Ottawa: OC Transpo will increase fares in May
One of North America's most expensive public transportation systems is about to become even more expensive to use.
OC Transpo fares will rise by 2.5 percent in May, according to a hearing before Ottawa's transit commission on Wednesday.
The increase raises the monthly cost of an adult bus pass by $3 to $125.50.
The price of a one-way ticket will rise to $3.70.
The fare increase was scheduled to take effect on Jan. 1, but council voted to postpone it until the LRT system can run with its full complement of 15 trains for a month.
Renee Amilcar, the city's transit chief, told the city's transit commission on Wednesday that Rideau Transit Maintenance was able to provide 15 trains for 20 of the first 28 days of March.
She stated that the staff is confident that 15 trains will be available every day for four weeks in April.
That means the fare increase will go into effect on May 1.
Because of the pandemic and the city's declaration of a climate emergency, many transit advocates have advocated for fare freezes.
However, OC Transpo will face a significant operating deficit in 2022, with a $41.3 million fares shortfall.
The monthly pass for OC Transpo is one of the most expensive in Canada, trailing only Toronto, Mississauga, Brampton, and Vancouver.
Ridership remains low.
According to new data released on Wednesday, OC Transpo ridership is up this year but remains far below pre-pandemic levels.
In January and February, bus and train ridership reached 35% and 41% of pre-pandemic levels, respectively.
This is an increase from 19 and 26% in 2021.
However, it is lower than the levels predicted by OC Transpo for those months.
In January, the service had predicted a 60% increase.
However, it has not been a typical January and February in Ottawa.
According to officials, the Omicron wave has continued to have an impact on ridership.
The 'Freedom Convoy' trucker protest also resulted in the rerouting of many downtown routes.
There were also significant snowstorms that disrupted service.
Ridership reached 45 percent of pre-pandemic levels in December, which was free for riders due to the nearly two-month LRT shutdown in the fall.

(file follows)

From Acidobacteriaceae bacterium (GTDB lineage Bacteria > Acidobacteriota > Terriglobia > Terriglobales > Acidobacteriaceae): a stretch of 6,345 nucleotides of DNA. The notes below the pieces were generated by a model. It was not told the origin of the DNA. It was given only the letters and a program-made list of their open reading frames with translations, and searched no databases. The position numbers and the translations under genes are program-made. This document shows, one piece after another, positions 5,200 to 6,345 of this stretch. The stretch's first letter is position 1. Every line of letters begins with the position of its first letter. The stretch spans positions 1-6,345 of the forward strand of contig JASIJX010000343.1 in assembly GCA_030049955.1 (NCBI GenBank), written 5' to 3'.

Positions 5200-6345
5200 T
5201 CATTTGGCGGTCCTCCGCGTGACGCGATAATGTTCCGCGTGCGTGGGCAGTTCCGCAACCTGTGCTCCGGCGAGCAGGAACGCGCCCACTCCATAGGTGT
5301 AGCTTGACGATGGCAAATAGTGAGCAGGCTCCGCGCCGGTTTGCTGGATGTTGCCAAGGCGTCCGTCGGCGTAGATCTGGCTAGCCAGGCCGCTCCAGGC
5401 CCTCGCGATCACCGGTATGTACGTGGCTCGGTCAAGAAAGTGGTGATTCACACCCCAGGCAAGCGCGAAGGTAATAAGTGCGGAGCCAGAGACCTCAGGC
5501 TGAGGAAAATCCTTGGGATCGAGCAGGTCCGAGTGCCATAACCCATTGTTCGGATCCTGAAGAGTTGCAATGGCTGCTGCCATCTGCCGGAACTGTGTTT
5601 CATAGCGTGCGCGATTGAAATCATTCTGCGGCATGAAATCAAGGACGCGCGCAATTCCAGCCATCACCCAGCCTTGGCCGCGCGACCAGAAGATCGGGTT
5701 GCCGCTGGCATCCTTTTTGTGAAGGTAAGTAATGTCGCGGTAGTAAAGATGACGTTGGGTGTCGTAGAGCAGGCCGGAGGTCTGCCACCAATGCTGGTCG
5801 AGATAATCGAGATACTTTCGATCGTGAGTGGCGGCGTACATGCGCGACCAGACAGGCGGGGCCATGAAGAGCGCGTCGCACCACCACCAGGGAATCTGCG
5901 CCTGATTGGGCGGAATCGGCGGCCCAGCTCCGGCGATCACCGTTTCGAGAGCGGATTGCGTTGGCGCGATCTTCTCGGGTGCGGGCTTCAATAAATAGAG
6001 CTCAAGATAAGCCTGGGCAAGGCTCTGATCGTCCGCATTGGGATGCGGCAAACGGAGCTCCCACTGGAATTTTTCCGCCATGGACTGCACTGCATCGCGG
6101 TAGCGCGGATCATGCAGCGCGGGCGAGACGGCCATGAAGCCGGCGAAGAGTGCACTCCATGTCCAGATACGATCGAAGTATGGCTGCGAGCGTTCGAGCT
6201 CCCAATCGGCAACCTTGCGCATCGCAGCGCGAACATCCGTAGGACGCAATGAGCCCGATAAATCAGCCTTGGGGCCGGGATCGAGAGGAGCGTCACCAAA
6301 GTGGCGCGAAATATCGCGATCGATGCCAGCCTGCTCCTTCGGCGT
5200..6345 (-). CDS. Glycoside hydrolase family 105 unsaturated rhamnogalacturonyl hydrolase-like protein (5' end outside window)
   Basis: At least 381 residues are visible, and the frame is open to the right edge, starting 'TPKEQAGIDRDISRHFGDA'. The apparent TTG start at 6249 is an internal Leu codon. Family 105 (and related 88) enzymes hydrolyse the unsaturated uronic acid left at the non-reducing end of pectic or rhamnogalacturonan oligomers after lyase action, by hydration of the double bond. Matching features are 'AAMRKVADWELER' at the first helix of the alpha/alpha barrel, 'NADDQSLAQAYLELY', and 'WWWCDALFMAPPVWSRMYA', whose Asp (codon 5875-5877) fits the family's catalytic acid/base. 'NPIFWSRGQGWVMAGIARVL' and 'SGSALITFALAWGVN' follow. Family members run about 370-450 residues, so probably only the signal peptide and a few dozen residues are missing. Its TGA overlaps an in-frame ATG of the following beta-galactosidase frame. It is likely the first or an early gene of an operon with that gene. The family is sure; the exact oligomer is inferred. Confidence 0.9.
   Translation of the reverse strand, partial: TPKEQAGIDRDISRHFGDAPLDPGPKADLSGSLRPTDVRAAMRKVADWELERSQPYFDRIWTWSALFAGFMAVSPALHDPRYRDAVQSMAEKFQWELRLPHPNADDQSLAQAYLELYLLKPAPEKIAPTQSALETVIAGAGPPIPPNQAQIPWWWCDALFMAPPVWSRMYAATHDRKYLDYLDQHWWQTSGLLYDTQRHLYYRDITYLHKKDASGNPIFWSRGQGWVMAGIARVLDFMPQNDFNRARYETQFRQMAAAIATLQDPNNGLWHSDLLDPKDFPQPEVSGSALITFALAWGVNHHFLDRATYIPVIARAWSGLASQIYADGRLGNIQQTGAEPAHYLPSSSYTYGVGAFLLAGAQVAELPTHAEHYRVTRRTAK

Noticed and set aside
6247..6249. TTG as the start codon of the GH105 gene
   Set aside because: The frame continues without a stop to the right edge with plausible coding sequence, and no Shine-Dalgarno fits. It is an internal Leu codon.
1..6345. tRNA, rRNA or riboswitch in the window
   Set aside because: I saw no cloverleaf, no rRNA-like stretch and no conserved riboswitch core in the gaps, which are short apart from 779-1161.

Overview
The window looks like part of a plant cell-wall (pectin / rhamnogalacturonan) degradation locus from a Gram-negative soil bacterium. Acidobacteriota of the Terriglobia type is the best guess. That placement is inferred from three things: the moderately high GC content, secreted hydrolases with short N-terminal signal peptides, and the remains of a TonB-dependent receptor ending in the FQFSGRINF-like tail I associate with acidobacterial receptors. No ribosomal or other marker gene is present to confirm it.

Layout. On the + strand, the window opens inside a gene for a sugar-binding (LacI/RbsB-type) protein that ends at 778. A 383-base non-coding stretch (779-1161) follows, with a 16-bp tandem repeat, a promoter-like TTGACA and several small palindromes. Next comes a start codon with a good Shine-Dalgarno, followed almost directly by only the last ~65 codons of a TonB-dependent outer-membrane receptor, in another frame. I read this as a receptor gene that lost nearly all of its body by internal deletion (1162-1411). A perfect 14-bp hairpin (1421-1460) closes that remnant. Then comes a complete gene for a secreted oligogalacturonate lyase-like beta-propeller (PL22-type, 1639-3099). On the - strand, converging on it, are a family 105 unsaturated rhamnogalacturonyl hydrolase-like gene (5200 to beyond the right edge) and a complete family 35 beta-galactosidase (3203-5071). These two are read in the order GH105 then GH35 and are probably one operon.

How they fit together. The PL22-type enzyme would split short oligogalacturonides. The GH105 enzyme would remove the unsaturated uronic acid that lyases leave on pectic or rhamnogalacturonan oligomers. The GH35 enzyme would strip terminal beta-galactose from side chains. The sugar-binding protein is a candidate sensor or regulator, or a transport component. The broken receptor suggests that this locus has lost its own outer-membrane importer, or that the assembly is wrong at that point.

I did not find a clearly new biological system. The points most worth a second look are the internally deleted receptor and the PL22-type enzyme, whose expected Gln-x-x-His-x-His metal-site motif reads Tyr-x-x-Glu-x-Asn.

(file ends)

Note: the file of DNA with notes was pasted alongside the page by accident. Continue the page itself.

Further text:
According to the transit commission, the fare-free month cost the city $9 million, which it intends to recoup from Rideau Transit Group.
The year has been out of the ordinary: the trucker convoy forced many downtown routes to be rerouted, there were snowstorms, and the Omicron wave of COVID-19 kept people at home.
Ridership on Paratransit in 2021 was 42% of total ridership in 2019.
It accounted for 61% of December 2019 ridership.
The impact of government employees working from home
Coun. Riley Brockington moved the commission to approve a motion requesting that the federal government provide funding to cover the revenue gap caused by federal public servants working from home.
The motion has been revised to reflect $750 million in federal funding for public transportation systems across Canada in 2022.
The City of Ottawa's contribution is currently unknown, but with funding expected this year, the motion was amended to include potential funding beyond 2022.
"This motion is not about which model is the best.
"That is a decision made by the federal government," Brockington explained.
"The truth is that our public transportation system will be impacted.
The number of workers who used our transit system prior to COVID's arrival will not be the same.
It will be fewer; it has been fewer and will be fewer as people return to a hybrid model."
Brockington stated that the goal is to communicate the city's concerns to local MPs and the federal government that, as one of the city's largest employers, the federal government's decision on how to organise its workforce will have long-term consequences for the public transportation system.
The motion also asks the federal government to move a commitment to provide public transit agencies with operating budget funding by 2026 to an earlier year.
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